A Mexican senator introduced a bill to legalize marijuana on Tuesday, with just one month before a Supreme Court-imposed deadline to end prohibition.
Sen. Julio Menchaca Salazar of the government’s ruling MORENA party filed the legislation, which would provide for the legal possession, cultivation and consumption of cannabis for personal use by adults.
El senador @Julio_Menchaca presentó una iniciativa para reformar los artículos 235 y 247 de la Ley General de #Salud y regular el autoconsumo de #cannabis con fines lúdicos o recreativos para personas mayores de edad. https://t.co/7PnIkEPBsa
— Senadores Morena (@MorenaSenadores) September 3, 2019
The legislation would amend two sections of Mexico’s federal drug laws and includes provisions concerning medical cannabis and the use of hemp in textiles, according to a press release.
During a floor speech, Salazar, who is the head of the Senate Justice Committee, argued that prohibition has only played into the hands of criminal enterprises. He also pointed to state-legal marijuana markets in the U.S. as examples of effective regulatory schemes.
You can watch video of the speech below:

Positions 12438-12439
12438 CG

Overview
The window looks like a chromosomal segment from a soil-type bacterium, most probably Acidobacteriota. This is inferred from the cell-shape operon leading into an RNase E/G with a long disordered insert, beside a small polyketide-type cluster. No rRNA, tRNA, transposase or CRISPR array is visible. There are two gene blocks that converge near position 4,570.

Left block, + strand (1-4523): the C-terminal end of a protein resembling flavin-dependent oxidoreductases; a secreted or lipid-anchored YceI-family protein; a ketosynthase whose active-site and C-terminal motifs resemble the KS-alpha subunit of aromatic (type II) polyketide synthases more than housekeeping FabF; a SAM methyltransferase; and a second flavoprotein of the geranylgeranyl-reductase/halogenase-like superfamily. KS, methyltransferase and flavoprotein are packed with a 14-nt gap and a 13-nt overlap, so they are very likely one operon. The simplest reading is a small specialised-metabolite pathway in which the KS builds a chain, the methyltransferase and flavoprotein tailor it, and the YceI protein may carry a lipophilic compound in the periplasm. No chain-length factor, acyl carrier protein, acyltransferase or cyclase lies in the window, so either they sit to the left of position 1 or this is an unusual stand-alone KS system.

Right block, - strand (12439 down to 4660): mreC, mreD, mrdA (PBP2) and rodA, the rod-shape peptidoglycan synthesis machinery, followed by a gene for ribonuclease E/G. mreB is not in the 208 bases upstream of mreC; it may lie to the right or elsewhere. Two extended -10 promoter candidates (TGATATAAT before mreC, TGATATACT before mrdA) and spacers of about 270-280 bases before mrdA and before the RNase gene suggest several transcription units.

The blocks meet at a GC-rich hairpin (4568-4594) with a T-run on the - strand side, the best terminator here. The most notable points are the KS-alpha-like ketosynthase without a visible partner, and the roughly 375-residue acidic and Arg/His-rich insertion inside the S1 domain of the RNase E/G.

The bill’s introduction comes a week after the Senate announced a new series of events meant to foster dialogue about the objectives and challenges of implementing a legal cannabis market. That includes a panel that will be led by a former Obama White House drug czar who once said that the word “legalization” is not even in his vocabulary.
The chamber held similar events last month in order to gain public input on legalization.
Sens. Miguel Ángel Navarro Quintero, Rubén Rocha Moya and Lucía Trasviña Waldenrath, also members of the National Regeneration Movement, signed on as cosponsors of Salazar’s legislation.
Presenté una iniciativa para reformar los artículos 235 y 247 de la #LeyGeneraldeSalud y así regular el autoconsumo de #cannabis con uso recreativo para personas mayores de edad. pic.twitter.com/9WQ9bsvxul
— Julio Menchaca S. (@Julio_Menchaca) September 3, 2019
While talk of legalization has been ongoing in Mexico, efforts to create and pass reform legislation have increased since the country’s Supreme Court ruled in 2018 that the ban on personal use and cultivation of cannabis is unconstitutional.
Salazar said in April that lawmakers would be working on legalization legislation over the summer recess.
President Andrés Manuel López Obrador’s administration also backs legalization.
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